• Taking Cover, by WBEZ and the Better Government Association

    A Better Government Association/WBEZ investigation into shootings by police in the Cook County suburbs. The investigation found a startling lack of accountability, or even effort to improve following questionable officer-involved shootings. It also found many of these small suburban departments struggled to pay for basic training and discipline for officers, with no support from the state.
  • Politics in Cook County Schools

    In the April, 2015 Cook County elections, a number of local mayors, two state representatives and a township highway commissioner got actively involved in local school board elections. They paid for campaign mailers, palm cards and even robo-calls. When the Illinois State Board of Elections released campaign donation information for the second quarter of 2015, a web of cash and in-kind donations to local school board campaign committees was revealed. Three recurring donors showed up in the campaign contribution records for the politicians and school board committees. They are Del Galdo Law Group, Odelson & Sterk attorneys, and Franklin Park company Restore Construction.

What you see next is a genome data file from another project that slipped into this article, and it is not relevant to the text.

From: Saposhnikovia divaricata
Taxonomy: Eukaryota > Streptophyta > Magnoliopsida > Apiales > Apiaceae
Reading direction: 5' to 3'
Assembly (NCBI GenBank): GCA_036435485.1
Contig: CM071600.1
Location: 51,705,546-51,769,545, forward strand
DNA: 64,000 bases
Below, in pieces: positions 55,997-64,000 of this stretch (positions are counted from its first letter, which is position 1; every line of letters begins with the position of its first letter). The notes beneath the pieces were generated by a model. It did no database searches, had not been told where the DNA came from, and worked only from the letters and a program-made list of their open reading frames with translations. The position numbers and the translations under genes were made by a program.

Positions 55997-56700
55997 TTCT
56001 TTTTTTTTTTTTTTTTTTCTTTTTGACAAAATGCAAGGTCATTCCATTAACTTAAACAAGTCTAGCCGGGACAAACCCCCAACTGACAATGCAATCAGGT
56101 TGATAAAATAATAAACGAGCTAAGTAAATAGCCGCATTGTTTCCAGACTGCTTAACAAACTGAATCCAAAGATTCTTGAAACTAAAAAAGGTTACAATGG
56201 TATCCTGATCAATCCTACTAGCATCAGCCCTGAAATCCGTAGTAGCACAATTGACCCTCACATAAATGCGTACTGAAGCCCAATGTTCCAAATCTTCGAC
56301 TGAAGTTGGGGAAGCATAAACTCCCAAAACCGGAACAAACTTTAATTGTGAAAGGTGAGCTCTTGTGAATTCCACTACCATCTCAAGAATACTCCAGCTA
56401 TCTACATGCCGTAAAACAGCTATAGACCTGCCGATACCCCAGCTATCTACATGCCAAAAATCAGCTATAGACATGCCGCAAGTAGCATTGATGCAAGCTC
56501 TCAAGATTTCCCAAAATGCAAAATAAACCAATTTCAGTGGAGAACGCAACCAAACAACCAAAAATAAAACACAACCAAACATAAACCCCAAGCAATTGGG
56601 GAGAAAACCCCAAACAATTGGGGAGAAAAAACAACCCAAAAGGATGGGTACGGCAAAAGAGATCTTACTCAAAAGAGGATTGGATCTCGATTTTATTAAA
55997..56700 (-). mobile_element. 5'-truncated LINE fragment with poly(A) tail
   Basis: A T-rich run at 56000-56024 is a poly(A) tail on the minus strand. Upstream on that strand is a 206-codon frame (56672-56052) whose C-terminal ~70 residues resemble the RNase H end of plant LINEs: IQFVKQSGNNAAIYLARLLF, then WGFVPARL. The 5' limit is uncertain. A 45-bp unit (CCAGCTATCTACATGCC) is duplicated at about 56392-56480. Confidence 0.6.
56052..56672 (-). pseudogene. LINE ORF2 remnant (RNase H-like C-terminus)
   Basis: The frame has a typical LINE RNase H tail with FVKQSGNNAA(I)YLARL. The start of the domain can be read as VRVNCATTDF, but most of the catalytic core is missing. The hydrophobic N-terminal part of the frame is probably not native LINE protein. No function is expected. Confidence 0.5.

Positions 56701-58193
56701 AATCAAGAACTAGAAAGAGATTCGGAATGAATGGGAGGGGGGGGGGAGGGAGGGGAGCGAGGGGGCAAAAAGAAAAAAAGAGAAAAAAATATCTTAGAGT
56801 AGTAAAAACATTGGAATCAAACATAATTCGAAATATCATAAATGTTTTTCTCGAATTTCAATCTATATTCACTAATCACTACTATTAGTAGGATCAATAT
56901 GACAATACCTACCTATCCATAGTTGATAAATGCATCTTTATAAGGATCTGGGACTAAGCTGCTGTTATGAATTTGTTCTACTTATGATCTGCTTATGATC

• NBC5 INVESTIGATES: OFF THEIR GUARD

    After a pregnant college student was sexually assaulted on Chicago’s south side, NBC5 Investigates began looking into the background of the suspect, and discovered he was supposed to be on juvenile electronic monitoring for a past arrest. Over the next several days, Phil Rogers continued to uncover serious flaws in Cook County’s system for monitoring juvenile offenders. By the end of the week – and a direct result of Rogers’ week-long reporting – the county completely reformed its system to – finally -- provide true 24-hour monitoring for juvenile offenders.
  • Harsh Treatment